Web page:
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Celtics 112, Cavaliers 95

Perked up

Celtics cruise as they enjoy center’s return

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By Gary Washburn
Globe Staff / January 26, 2011

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The Five Shamrocks got their bass player back last night, and although he was a little off key, his mere presence invigorated a Celtics team that quickly is beginning to resemble a championship contender.

Kendrick Perkins returned from a 223-day absence after recovering from right knee surgery, scoring 7 points with 6 rebounds in 17 minutes, and the Celtics used the final three quarters as a glorified practice in disposing of the Cleveland Cavaliers, 112-95, in front of 18,624 at TD Garden.

Perkins made his first appearance since June 15 in Game 6 of the NBA Finals, entering at 8:02 of the first quarter to a standing ovation.

Paul Pierce led the Celtics with 24 points in 24 minutes and coach Doc Rivers was able to limit the minutes of the Big Three, a nice development heading into a four-game trip out West.

“It felt good,’’ Perkins said to a horde of reporters. “I didn’t get any sleep last night, I was so excited. My neck hurts from not sleeping.’’

Perkins grew more comfortable as the game progressed, briefly barking at official Mike Callahan after he thought J.J. Hickson went over his back for a rebound. He was satisfied just rebounding and scoring on putbacks, and the Celtics were satisfied just seeing him back.

He definitely showed some rust, looking slow in some sequences and resembling Shaquille O’Neal at the free throw line, missing his first three before making one in the fourth quarter.

By then the Celtics led, 94-71, and they were just trying to finish the game healthy. Perkins played only a bit more than the 16 minutes Rivers had projected for him, and he left at 9:48 of the fourth to another standing ovation.

The Cavaliers, meanwhile, were handed their 18th consecutive loss, fielding a B team with Celtics adversaries LeBron James (Heat), Anderson Varejao (injured), and Mo Williams (injured) gone, replaced by a group of journeymen, second-round draft picks, and undrafted free agents.

They sent out players such as Christian Eyenga, who spent 33 games on the inactive list and was playing in his ninth NBA game, and Samardo Samuels, an undrafted free agent from Louisville who also spent time in the NBDL.

After losing by 2 points Monday night in New Jersey, the Cavaliers played hard but had nowhere near enough talent. At this point, coach Byron Scott can’t track progress with victories. He has to find other positives.

“I thought we put up a good effort,’’ Scott said. “I thought the second quarter was obviously the quarter they came out and got pretty much everything they wanted. Our young guys played pretty well, we kept fighting and kept playing. I care about our guys getting better, and that’s what we’re trying to do.’’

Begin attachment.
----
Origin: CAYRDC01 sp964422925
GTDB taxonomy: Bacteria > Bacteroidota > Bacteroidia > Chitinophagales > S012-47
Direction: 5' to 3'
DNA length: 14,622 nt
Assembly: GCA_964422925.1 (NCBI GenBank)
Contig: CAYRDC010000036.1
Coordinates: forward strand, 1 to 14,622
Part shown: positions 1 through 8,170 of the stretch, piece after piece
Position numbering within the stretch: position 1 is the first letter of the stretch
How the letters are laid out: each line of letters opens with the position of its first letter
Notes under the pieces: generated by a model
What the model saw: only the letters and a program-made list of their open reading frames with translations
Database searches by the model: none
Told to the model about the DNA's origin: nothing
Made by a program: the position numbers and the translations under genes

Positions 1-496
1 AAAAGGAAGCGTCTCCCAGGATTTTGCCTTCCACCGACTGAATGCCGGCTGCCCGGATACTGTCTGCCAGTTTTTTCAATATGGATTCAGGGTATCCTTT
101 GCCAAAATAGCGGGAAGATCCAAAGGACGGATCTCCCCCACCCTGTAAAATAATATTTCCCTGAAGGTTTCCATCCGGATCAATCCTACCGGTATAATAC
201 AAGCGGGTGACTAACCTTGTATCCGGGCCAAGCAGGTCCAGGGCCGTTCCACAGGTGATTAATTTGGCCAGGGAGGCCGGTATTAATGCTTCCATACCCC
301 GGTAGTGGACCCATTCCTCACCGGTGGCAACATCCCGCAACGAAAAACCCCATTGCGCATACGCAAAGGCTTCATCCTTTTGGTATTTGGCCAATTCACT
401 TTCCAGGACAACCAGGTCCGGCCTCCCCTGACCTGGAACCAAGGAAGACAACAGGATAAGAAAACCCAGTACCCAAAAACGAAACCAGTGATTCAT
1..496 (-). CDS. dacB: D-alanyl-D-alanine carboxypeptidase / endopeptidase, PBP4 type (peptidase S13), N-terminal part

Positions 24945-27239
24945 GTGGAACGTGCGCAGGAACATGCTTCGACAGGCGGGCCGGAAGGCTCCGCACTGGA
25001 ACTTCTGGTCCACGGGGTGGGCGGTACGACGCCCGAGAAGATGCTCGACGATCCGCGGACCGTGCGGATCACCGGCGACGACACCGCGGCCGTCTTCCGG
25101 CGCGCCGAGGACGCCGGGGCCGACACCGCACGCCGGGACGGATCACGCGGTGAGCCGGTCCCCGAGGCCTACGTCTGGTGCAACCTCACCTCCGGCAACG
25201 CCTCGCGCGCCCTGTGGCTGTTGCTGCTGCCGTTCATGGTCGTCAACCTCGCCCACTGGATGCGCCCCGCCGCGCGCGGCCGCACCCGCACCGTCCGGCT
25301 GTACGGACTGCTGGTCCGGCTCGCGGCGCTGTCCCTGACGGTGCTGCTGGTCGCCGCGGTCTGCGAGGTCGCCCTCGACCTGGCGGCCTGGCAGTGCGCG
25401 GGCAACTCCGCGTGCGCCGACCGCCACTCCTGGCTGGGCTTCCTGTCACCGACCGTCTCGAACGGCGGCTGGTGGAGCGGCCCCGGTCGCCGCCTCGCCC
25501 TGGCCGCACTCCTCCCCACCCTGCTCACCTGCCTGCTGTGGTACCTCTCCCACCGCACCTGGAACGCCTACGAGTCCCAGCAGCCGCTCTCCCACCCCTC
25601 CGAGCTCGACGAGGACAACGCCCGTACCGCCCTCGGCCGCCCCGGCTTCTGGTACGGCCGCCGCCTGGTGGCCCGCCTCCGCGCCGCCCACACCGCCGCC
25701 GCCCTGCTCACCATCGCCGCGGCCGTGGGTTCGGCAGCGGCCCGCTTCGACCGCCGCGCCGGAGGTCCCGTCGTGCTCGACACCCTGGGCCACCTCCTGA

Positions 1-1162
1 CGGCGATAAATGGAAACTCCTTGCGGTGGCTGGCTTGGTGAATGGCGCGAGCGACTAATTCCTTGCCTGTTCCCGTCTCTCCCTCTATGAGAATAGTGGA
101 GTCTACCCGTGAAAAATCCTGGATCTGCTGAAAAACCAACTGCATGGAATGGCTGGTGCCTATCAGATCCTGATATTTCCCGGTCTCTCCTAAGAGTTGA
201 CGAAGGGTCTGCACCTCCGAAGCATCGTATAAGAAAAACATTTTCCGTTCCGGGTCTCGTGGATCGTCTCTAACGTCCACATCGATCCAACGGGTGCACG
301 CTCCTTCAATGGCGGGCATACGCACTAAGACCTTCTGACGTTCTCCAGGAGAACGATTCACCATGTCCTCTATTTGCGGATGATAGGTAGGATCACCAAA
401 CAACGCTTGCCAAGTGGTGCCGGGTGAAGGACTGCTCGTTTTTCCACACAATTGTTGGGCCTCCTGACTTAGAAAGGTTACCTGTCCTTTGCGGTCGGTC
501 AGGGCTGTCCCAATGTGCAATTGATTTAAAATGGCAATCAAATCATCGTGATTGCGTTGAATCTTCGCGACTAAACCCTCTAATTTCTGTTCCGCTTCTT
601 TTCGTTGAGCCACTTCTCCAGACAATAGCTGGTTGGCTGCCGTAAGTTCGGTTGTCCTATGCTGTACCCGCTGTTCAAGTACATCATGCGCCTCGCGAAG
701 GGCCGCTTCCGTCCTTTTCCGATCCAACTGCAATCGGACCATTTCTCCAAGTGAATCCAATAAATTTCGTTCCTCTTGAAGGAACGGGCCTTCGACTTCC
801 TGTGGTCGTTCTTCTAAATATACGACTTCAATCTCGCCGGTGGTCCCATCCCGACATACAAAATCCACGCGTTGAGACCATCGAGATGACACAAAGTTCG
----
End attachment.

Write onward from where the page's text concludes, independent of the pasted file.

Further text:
It appeared the Cavaliers gave all they had in a spirited first quarter and Rivers used the second quarter as more of a formal practice. He cleared the bench, and the reserves, including Perkins, combined for 47 points on the night, including 11 each from Nate Robinson and Glen Davis.

Perkins made his second appearance with 4:11 left before halftime and rebounded in addition to distributing. He grabbed four boards in 10 first-half minutes and added three assists. In one sequence, he muscled a rebound from Samuels, saw Ray Allen open out of the corner of his eye, and fired a pass to Allen, who hit a 3-pointer for a 56-36 lead with 3:27 left in the half.

Pierce then returned and scored 7 points in a 69-second stretch to extend the lead to 63-41. In just more than 17 minutes, Pierce scored 24 points on 8-for-12 shooting with four rebounds and just one turnover. The lead was 67-45 at halftime as the Celtics avoided playing down to their competition, learning from Saturday night’s painful loss at Washington.

Pierce didn’t score in the second half, playing only 6 minutes and 30 seconds. He tweaked his left ankle and headed to the locker room for treatment with five minutes left in the game.

“I just turned it a little bit,’’ he said. “I’ll be fine.’’

Pierce had to be convinced to talk to reporters after the game because he felt the night belonged to Perkins, who found out after a practice regimen in front of team doctor Brian McKeon following Monday’s workout that he was cleared to play.

Antawn Jamison welcomed him back to the NBA by draining a 19-foot jumper in Perkins’s face. Perkins got a little payback with a layup at 7:14 and was fouled by Eyenga, his first points of the season. Some things never change: Perkins missed the free throw.

But he made it through healthy and was relieved afterward. After several months of doubt as to whether he would return and whether he’d be his old self, the Celtics can move forward now that the band’s back together.

“I thought he was terrific,’’ Rivers said. “I thought as the game went on his timing got better. There’s people in the crowd that work hard every day, blue collar, and Perk identifies with those people. If you’re a guy that works 9 to 5, you’ve got to love Perk because that’s who he is.’’

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